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  1. #1
    Senior Member Dourbali Star's Avatar
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    How long is a decent wheel supposed to last?

    How long is a decent wheel supposed to last? How many miles before it's a good idea to retire a wheel and get a new one?

    This past Sunday, on mile 40 of my first century ride, I broke a spoke at the hub of my front wheel on a descent. I tightened the surrounding spokes to get the wobble out, wrapped the broken spoke around a neighbor, and managed to finish the ride (whew!). Upon inspection after the ride, I also noticed that the rim was cracked at one of the eyelets. The rim/wheel in question is a Mavic Reflex rim with a Shimano 600 hub. I put at least 5,500 miles of it, most of it from daily commuting. The wheel had untold more miles on it, as I bought the bike used. Also, it was on my fixed gear bike with front brake only, so extra braking forces on the rim may or may not have contributed to premature wear?

    So... was this wheel past its prime?

  2. #2
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    My wheels with Shimano 105 and Shimano Ultegra/600 hubs from the 1986 to 1989 era are still as good as new. I suspect that the wheels with Shimano hubs made in 2008 are equally durable.

    It is important for a wheel to be "true" when it is new, and kept "in true". When I get a new wheel, I have it trued on "Day One", again on about "Day Thirty", and then have the truing checked about once a year. If a bad spoke is found, it needs to be replaced ASAP. But, keep the wheel "true" and twenty years of good service is a reasonable goal.

  3. #3
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    My police patrol bike has been in continuous service for about 13 years. I have never so much as tightened a spoke. I have rebuilt the hubs.

  4. #4
    cab horn
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    Quote Originally Posted by Dourbali Star View Post
    How long is a decent wheel supposed to last? How many miles before it's a good idea to retire a wheel and get a new one?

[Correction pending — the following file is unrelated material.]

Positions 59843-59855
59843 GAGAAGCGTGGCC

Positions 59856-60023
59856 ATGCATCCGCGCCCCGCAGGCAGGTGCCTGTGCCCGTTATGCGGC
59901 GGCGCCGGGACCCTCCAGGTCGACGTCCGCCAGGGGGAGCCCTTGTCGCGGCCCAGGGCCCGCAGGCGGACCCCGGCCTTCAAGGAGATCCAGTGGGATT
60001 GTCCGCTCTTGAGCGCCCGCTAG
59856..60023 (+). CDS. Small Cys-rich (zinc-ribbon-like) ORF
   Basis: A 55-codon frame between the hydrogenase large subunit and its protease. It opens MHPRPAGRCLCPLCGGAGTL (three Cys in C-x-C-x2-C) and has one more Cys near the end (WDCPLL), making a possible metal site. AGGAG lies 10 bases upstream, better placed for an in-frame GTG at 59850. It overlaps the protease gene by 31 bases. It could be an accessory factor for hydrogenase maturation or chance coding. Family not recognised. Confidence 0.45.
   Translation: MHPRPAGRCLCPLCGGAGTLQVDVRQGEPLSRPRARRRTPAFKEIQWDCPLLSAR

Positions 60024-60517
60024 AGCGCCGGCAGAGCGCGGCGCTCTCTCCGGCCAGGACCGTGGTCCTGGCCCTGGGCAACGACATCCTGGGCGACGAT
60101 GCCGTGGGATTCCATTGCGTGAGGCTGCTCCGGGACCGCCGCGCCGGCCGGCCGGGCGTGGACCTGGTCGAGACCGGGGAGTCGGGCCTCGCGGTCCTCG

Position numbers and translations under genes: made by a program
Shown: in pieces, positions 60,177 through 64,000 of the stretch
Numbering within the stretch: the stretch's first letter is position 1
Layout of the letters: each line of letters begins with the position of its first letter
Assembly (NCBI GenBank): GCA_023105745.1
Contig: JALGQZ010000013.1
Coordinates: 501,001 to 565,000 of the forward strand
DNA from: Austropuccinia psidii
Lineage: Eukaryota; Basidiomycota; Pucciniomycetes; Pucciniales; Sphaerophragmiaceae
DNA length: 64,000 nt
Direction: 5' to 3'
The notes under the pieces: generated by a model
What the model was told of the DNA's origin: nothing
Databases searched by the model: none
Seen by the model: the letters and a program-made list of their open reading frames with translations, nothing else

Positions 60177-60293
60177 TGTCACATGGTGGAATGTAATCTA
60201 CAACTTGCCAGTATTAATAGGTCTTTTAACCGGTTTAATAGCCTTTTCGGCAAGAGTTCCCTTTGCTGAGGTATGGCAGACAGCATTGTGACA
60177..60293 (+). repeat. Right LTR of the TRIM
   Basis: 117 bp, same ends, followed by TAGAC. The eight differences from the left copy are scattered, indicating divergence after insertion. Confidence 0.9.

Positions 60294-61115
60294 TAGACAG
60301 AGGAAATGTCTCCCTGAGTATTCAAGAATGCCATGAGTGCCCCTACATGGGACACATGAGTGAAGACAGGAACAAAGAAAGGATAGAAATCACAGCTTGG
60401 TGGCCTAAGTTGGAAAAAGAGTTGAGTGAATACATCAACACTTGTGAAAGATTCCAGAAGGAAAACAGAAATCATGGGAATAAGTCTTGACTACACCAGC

This past Sunday, on mile 40 of my first century ride, I broke a spoke at the hub of my front wheel on a descent. I tightened the surrounding spokes to get the wobble out, wrapped the broken spoke around a neighbor, and managed to finish the ride (whew!). Upon inspection after the ride, I also noticed that the rim was cracked at one of the eyelets. The rim/wheel in question is a Mavic Reflex rim with a Shimano 600 hub. I put at least 5,500 miles of it, most of it from daily commuting. The wheel had untold more miles on it, as I bought the bike used. Also, it was on my fixed gear bike with front brake only, so extra braking forces on the rim may or may not have contributed to premature wear?

    So... was this wheel past its prime?
    Should last a longer than that. Most rim failures are due to brake track wear. Well a handbuilt one anyways. I've put at least 5000miles on a **** steel rim out of a 1970's department store bike.
    Mes compaingnons cui j'amoie et cui j'aim,... Me di, chanson.

  5. #5
    Senior Member BCRider's Avatar
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    I really don't think there is a figure. But from the reaction of your wheels the "best before" date has definetly arrived and left behind a bunch of reasons to replace or at least rebuild your wheel.

    Rim brake wheels are living on borrowed time since the rims themselves are a consumable item. Anyone that rides regularly in sloppy weather for more than a couple of thousand miles a year has had the dubious honor of having to replace rims when the braking tracks wear strongly concave and you get to where the bead hook is ready to literally tear away. "Dubious" because you really hate to replace an old and trusted friend but at the same time it's slick that you piled on the miles that wore out the rim.
    Model airplanes are cool too!.....

  6. #6
    A little North of Hell
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    I put at least 5,500 miles of it, most of it from daily commuting.
    The wheel had untold more miles on it, as I bought the bike used.
    depends on how the wheel was built,maintained, and used.
    since you don't know the past usage, it is hard to tell.
    [SIGPIC][/SIGPIC]
    XXXI

  7. #7
    Senior Member
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    Assuming it was a Mavic Reflex clincher rim, you did well. The predecessor to the Reflex clincher was the Open 4CD and I wore one out from brake track abrasion in 12,000 miles in the mid-90's. The Reflex had a reputation for being fragile and was replaced pretty quickly by the Open Pro which seemed to solve the problem as it is still in production.

    The Reflex tubular rim appears to have been more satisfactory as it is still in current production.

  8. #8
    Senior Member Dourbali Star's Avatar
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    Quote Originally Posted by HillRider View Post
    Assuming it was a Mavic Reflex clincher rim, you did well.
    It was indeed a clincher rim. I suppose the hub is probably fine, but since the rim is cracked at the eyelet, I will probably retire the wheel.

    I rode the wheel for heavy commuting duty year round. In hindsight, I probably could have taken better care of it.

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